But Silver, whose trademark Lower East Side growl was often delivered only slightly above a whisper, was a master in the dark arts of Albany politics. Former aides and lawmakers describe a negotiator with a seeming inability to panic or even hurry, someone who would wait until seconds before the last minute to cut a deal and who was one of the few politicians willing to take the heat of unfavorable press coverage. His members were fiercely loyal, largely because Silver took direction from them, not from the editorial boards and headline writers howling for change.
For the Mike Bloomberg administration, Silver was a black hole of progress. When interests throughout the city had been slowly brought along (or bought with Bloomberg’s billions) on items like congestion pricing for vehicles entering the central business district or a stadium on Manhattan’s West Side, Silver would put a halt to it in Albany.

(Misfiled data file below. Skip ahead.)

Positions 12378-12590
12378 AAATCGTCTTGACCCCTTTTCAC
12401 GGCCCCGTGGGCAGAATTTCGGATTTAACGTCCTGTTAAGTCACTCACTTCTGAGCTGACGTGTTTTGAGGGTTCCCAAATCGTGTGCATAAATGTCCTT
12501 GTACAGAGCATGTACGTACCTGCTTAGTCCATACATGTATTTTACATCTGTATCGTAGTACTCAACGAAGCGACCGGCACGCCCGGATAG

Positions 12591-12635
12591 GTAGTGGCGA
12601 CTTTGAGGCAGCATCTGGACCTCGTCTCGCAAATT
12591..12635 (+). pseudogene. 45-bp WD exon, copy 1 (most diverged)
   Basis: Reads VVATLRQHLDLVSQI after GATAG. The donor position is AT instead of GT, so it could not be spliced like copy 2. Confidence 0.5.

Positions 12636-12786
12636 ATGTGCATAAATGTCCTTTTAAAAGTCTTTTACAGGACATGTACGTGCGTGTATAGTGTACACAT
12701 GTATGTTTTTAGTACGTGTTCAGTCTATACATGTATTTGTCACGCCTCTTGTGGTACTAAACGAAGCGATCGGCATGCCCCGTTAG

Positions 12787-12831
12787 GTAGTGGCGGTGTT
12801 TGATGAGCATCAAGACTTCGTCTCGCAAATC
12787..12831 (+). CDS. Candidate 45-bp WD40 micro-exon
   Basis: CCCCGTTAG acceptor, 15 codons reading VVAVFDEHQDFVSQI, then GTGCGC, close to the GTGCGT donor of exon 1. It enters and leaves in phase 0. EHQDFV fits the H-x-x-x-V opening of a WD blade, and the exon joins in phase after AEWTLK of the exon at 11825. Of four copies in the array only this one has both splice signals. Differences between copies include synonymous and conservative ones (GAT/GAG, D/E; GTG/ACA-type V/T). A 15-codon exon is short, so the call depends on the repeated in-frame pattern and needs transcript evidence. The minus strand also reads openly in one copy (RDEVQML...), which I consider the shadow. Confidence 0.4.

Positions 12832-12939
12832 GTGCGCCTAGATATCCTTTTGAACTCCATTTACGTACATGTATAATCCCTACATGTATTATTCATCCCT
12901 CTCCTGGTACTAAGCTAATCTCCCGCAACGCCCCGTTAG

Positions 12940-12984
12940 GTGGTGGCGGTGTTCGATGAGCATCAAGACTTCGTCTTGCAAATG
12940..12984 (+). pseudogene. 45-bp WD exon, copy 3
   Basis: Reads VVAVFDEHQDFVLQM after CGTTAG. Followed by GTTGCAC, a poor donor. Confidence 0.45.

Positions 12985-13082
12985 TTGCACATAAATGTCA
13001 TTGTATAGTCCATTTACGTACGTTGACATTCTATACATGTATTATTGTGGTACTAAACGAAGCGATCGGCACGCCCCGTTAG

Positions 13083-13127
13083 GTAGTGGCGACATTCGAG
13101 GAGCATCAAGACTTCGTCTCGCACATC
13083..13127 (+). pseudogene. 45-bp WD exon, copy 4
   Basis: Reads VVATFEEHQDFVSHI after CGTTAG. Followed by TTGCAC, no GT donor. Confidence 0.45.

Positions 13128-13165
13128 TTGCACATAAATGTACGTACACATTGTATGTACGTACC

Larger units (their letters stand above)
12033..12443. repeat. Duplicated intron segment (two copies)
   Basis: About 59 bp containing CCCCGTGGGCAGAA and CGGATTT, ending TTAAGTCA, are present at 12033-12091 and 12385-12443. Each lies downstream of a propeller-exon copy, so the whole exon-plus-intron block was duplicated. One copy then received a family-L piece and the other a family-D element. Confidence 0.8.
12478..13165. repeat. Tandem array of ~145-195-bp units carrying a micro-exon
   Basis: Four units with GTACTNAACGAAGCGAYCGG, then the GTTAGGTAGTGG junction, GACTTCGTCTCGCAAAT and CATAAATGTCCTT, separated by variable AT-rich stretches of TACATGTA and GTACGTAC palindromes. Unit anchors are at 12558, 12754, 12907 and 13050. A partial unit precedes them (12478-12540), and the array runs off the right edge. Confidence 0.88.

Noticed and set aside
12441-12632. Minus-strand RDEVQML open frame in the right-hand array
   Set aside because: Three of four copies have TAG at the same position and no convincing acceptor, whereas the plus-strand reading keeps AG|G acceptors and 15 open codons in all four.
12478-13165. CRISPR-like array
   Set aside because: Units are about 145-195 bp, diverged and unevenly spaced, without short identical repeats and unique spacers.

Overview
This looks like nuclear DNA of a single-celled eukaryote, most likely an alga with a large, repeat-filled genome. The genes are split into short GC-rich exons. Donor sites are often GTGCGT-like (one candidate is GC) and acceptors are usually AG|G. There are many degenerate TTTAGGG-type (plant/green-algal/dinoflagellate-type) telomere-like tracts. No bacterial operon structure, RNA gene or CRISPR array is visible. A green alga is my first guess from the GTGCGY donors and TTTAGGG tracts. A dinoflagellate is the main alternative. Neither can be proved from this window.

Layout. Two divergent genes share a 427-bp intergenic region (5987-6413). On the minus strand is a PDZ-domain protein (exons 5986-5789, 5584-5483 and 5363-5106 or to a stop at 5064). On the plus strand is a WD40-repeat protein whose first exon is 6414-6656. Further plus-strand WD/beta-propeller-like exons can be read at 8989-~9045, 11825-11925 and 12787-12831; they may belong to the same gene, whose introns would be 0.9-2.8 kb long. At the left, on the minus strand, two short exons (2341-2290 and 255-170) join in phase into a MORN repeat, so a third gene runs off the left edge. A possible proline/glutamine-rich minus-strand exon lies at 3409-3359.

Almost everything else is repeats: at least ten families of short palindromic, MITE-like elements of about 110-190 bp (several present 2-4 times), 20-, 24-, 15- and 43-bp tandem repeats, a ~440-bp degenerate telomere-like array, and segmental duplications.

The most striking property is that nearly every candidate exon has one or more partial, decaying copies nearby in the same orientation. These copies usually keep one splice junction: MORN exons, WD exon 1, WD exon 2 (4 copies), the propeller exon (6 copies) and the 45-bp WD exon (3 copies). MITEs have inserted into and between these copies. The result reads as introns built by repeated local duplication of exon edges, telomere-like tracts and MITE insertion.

For reformers who wanted a more transparent Albany, Silver was immovable if his members did not also want to go along. Former Mayor Ed Koch, a one-time protégé who spent the end of his life campaigning on the cause of independent redistricting, went to his grave calling Silver “the biggest enemy of reform” in the state and urging state Assembly members to overthrow him. They never did, perhaps remembering what happened the last time there was a revolt over Silver’s power in the Assembly: The speaker easily prevailed over his would-be plotters and then, once their plot failed, stripped them all of committee assignments and perks, and saw to it personally that they were subsequently drummed out of office.